WASHINGTON – House and Senate negotiators agreed Tuesday on a $460 billion Pentagon bill that bankrolls pricey weapons systems and bomb-resistant vehicles for troops, but has little for Iraq and Afghanistan.
Democrats said they wouldn't leave troops in the lurch, but were reluctant to say when Congress might consider President Bush's $196 billion request to pay expressly for combat operations.
The nearly half-trillion dollar bill covers the 2008 budget year, which began Oct. 1.
Republicans supported the spending measure, but said the lack of war money would cause a tremendous strain on the military. To keep the wars afloat, the Pentagon would have to transfer money from less urgent accounts, such as personnel and training programs.
Sen. Ted Stevens of Alaska, the top Republican on the Senate defense appropriations panel, said that if Congress didn't act soon, the Army would run out of money by January.
"I do believe that Congress would break the Army if it refuses to fund the troops with what they need now," he said.
Stevens suggested adding $70 billion to the bill for the wars, but Democrats, who hold sway on the panel, declined.
"This amendment would send to the president additional funding for his horrible, misguided war in Iraq without any congressional direction that he change course. No strings attached," said Sen. Robert Byrd, D-W.Va., chairman of the Appropriations Committee.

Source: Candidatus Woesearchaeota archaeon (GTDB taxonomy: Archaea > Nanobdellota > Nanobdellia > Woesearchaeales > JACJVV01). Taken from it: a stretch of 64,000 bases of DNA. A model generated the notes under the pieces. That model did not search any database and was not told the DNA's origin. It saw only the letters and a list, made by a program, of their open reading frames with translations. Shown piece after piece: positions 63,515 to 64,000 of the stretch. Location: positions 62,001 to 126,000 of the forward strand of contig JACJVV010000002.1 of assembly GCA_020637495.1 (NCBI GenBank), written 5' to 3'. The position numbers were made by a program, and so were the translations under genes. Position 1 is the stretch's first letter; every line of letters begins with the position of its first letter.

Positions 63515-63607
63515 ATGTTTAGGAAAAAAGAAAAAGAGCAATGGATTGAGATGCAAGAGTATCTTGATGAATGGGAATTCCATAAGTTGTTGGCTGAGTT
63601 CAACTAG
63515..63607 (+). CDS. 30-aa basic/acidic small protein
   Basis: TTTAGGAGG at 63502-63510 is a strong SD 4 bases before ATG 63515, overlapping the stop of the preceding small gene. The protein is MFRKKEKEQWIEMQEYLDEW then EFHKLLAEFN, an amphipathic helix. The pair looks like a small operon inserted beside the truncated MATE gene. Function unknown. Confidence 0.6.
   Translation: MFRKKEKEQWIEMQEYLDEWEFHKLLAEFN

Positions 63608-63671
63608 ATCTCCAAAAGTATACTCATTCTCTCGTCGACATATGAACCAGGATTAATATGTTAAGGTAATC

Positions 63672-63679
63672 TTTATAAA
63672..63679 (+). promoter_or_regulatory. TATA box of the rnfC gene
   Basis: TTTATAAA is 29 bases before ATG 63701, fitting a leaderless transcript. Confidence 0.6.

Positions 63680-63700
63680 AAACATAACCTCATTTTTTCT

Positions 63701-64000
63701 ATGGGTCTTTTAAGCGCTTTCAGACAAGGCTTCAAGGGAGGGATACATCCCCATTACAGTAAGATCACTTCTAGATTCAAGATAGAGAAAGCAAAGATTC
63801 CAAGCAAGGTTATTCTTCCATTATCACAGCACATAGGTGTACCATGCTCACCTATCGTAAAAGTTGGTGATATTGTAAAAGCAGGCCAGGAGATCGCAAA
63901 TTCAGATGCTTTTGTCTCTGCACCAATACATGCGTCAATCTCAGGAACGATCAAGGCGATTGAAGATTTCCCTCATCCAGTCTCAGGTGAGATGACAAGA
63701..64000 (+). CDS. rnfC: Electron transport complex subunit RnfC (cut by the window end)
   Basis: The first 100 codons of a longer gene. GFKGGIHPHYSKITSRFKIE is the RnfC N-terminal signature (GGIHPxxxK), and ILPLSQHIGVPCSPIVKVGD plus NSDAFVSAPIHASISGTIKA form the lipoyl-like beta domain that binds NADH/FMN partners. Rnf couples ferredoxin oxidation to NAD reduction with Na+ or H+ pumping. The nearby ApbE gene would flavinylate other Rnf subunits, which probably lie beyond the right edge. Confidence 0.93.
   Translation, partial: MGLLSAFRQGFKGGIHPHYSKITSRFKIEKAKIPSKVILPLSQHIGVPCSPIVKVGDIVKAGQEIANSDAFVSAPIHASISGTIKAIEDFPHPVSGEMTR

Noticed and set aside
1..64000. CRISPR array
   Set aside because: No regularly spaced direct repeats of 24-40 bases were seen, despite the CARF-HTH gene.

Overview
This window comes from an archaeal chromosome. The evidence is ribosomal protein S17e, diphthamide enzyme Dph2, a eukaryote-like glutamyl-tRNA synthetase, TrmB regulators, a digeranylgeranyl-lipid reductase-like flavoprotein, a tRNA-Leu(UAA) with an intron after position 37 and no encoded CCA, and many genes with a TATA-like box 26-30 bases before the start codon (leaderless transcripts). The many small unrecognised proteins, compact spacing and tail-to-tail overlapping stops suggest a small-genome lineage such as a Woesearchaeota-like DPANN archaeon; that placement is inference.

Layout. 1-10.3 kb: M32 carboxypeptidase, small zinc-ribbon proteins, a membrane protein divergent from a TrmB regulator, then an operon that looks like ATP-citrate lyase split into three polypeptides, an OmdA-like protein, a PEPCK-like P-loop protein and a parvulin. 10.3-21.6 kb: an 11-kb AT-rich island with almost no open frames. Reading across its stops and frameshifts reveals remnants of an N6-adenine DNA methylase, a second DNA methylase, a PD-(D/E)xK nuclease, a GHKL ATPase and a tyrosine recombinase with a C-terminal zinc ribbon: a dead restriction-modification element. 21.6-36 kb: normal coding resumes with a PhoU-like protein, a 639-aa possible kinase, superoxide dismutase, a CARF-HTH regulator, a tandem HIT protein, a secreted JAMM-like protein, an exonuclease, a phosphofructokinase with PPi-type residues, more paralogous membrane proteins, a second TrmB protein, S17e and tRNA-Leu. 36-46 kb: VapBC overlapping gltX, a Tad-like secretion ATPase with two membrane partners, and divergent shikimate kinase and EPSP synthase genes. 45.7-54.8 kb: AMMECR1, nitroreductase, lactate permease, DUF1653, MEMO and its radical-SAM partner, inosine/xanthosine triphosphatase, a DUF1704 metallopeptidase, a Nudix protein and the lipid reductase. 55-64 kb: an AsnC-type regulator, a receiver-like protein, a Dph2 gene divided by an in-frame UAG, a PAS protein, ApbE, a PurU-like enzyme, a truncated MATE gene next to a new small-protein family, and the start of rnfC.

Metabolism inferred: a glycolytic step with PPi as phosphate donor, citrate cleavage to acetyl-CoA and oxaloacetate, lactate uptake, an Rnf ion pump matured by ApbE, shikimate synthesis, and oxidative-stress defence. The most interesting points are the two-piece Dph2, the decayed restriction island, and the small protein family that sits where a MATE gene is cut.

While the bill omits most money for the war, it does include $11 billion for Mine-Resistant Ambush Protected Vehicles. Stevens said the money to produce the vehicles was useless unless Congress approved additional funds to deploy them.
Democrats were considering approving money for the war in a separate bill — a tack that would give party members a chance to oppose war spending and still support the military's annual budget.
Ten months into their reclaimed control of Congress, Democrats have been unable to pass legislation ordering troops home. Republicans are more optimistic than ever that the Iraq war may be turning a corner, and Democrats lack enough votes to overcome procedural hurdles in the Senate or override a presidential veto.
Since the 2003 invasion of Iraq, Congress has approved more than $412 billion for the war there, according to the nonpartisan Congressional Budget Office. Most of the money has paid for military operations, while $25 billion went to diplomatic operations and foreign aid. About $19 billion has gone toward training Iraqi security forces.